Sunday, July 3, 2011

Trilobite: Extinct Marine Arthropods

Trilobites formed the class Trilobita and are well known marine and extinct arthropods whose fossils have been recovered from different places. The first fossil record suggests that they were present in the Early Cambrian Period but studies indicate that they flourished well in the lower Paleozoic era and become extinct with the beginning of the Devonian Period. They underwent mass extinction at the end of Permian about 250 million years ago. They were the most successful species that were present on the earth for about 270 million years. Their fossil record suggests that they were already dispersed in different locations. As their exoskeleton was perfect to undergo fossilization about 17,000 species have been found out which belong to the Paleozoic time. These fossil records have contributed a lot towards biostratigraphy, paleontology, evolutionary biology and plate tectonics. They are often placed under the subphylum Schizoramia within the superclass Arachnomorpha although different taxonomists place them differently.

Trilobites have switched over to a wide variety of habitats like some moved over the sea-bed as predators, scavengers or filter feeders and some swam, feeding on plankton. Some have even developed a symbiotic relationship with a sulphur eating bacteria. Their role in parasitism is still debatable. They show their characters resembling with Crustacea, Chelicerata and Mandibulata. Only their exoskeleton has been found in the fossilized form and only traces of their soft parts have been found out. They may vary in size from 1 mm to 72 cm but the typical size may reach 3-10 cm. the largest fossil of trilobite was found in 1998 by the Canadian scientists in the Ordovician rocks on the shores of Hudson Bay belonged to the genus Isotelus rex. The exoskeleton is made up of calcite and calcium phosphate entangled in the protein matrix of chitin that covers the upper surface and curled on the lower side in the form of fringe that forms a structure known as doublure. The body is divided into three segments namely head, thorax and pygidium. The thorax is composed of a number of segments ranging from 2-61 but in general they may be 2-16. The segments lie in between head and the pygidium. Each segment is made up of a central axial ring and outer pleura that protects the limbs and the gills. The pleurae may be sometimes prolonged into spines. Apodemes are bulbous projections present on the ventral surface to which the leg muscles are attached.

The pygidium is also formed of a number of segments and the telson is fused together. The segments resemble the thoracic segments but are not articulated together. Depending upon the position of pygidium trilobites may be classified as micropygous meaning pygidium smaller than head, isopygous where is pygidium similar in size to that of head and macropygous where pygidium is larger in size as compared to that of head. The exoskeleton consists of a large number of scale-like structures collectively known as prosopon. It includes finer scale features like ribbing, domes, pustules, pitting, ridging and perforations. Its exact role is not known but it is believed that it is involved in structural strengthening, sensory pits or hairs, preventing predator attacks and maintaining aeration while enrolled. Some have developed horns over their heads that resemble like that of the modern beetles. The soft pars of the body have been recovered from only 21 species. They have a single pair of pre-oral antennae and undifferentiated biramous appendages. Each exopodite has 6-7 segments. Exopodites also bear coxa which also bears gill branch used for swimming or respiration. The mouth is situated at the edge of hypostome and lacks teeth. The mouth is coupled with the glabella which is an adaptation for carnivorous feeding habit. The mouth is attached to the stomach through the oesophagous. The intestine in turn is finally attached to the pygidium. The presence of heart, liver and other internal organs is simply predicted but no direct evidence is available in this regard.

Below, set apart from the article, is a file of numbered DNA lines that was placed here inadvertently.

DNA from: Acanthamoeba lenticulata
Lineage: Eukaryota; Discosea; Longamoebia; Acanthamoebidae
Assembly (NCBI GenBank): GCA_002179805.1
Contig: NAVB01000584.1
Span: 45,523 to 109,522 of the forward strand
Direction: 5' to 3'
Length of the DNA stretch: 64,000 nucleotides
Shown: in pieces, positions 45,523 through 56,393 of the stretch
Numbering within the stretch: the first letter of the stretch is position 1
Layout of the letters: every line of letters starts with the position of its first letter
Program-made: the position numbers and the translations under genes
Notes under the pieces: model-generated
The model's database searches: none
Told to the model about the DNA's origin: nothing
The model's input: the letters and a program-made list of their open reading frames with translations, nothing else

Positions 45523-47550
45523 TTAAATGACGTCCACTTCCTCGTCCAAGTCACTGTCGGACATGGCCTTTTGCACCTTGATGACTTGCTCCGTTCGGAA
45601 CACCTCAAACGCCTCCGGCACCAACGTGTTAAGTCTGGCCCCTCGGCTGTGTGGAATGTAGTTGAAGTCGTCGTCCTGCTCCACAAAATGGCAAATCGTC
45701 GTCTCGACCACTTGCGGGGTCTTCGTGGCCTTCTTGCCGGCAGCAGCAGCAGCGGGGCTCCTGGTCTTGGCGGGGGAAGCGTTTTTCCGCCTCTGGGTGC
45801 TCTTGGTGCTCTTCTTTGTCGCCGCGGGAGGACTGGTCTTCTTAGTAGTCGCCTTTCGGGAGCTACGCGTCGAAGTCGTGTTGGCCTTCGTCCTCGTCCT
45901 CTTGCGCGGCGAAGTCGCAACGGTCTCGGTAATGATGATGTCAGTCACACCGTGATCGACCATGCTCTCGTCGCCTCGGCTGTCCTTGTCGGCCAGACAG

Many trilobites had complex eyes although those dwelling at the bottom of the sea lacked them. The eyes were typically compound with lenses in the form of elongated prism. The number of lenses may vary from one to thousands in a single eye. The lenses are arranged in a hexagonal fashion. The lenses are made up of calcite. The prosopon are of several types which help on the collection of chemicals as well as vibrations. They undergo moulting and the successive growth stages are known as instars. During moulting each segment grows in size and new segments get added up in the sub-terminal growth zone.

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